Griffin Kapelus started volunteering at West Side Campaign Against Hunger, a food pantry in New York City. As a volunteer, his role was fairly limited at first. As his time there continued and he took on additional hours, the role grew. He began to spend a lot more time doing the client-facing parts of volunteering. Interacting with people, some of whom had been food insecure for many years, and some of whom needed this service due to the economic collapse brought by COVID-19 was an incredibly impactful experience. He was undeniably aware of how much need was out there, but it felt powerful to be contributing to solutions, even in his limited role as a volunteer.
After moving to Burlington, Vermont to continue his studies at the university, Griffin Kapelus began volunteering at an organization called Feeding Chittenden. It was focused on tackling food insecurity in Chittenden, the county in which Burlington resides. He found it to be a really interesting contrast to the larger-scale operation in New York.
He also took a job at a homeless shelter in town. It was his first time as a paid employee doing social work, and he had far more responsibility than he ever could in a volunteer capacity. It has corresponded with an even greater appreciation of this socially important work: the ability to interact in a more significant way with the homeless population in Burlington has brought a deeper and more nuanced perspective of related social issues than he could get in a classroom or as a volunteer.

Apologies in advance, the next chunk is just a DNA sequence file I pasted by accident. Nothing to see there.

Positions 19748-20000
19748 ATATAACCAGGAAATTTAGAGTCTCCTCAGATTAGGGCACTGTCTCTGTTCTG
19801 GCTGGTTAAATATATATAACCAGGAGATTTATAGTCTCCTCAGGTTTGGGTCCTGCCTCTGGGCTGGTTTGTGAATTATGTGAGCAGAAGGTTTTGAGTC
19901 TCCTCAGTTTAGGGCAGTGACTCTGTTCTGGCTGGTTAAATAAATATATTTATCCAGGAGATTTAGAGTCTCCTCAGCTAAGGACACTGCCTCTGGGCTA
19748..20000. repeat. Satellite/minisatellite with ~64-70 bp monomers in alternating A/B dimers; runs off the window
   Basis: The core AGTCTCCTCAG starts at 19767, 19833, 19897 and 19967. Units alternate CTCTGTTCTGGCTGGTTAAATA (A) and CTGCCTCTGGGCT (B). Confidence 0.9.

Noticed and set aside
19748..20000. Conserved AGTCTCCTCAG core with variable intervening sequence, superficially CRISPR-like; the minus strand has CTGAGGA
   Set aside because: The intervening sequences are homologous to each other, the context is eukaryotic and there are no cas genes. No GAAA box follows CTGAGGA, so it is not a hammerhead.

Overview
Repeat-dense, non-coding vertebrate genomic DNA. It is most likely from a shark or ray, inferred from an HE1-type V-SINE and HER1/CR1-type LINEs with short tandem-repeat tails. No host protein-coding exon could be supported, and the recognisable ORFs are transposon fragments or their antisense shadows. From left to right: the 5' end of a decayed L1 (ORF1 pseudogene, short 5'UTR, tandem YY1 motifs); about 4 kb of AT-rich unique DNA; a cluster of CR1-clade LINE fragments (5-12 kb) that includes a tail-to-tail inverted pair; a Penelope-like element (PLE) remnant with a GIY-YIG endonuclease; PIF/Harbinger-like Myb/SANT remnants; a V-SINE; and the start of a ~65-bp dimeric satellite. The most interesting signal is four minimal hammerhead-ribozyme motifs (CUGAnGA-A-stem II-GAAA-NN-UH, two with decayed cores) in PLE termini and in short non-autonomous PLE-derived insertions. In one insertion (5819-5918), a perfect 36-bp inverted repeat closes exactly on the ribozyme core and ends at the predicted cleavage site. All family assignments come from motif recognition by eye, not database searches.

Griffin Kapelus is focused on continuing both his volunteer work and his job at the homeless shelter. He looks forward to considering his academic interests in real-world scenarios.
We had the opportunity to sit down with Griffin Kapelus and hear his insights into how we may be able to better handle these issues as a society.
Are things getting better or worse for the homeless and hungry in Vermont?
While the general improvement of the economy since the worst of the pandemic has surely helped, homelessness and hunger remain real issues in Vermont. From my admittedly limited perspective, I genuinely believe things are improving, albeit very slowly. The pandemic helped to speed up necessary changes to the status quo approach to homelessness and hunger, but the issues themselves are still extremely prevalent.
Several positive steps were taken at the height of COVID-19, but there has been some desire to regress to the norm now that vaccinations are up. I imagine 2022 will be a critical juncture in either building on the social services lessons of the pandemic or reverting to the status quo. I of course hope for the former.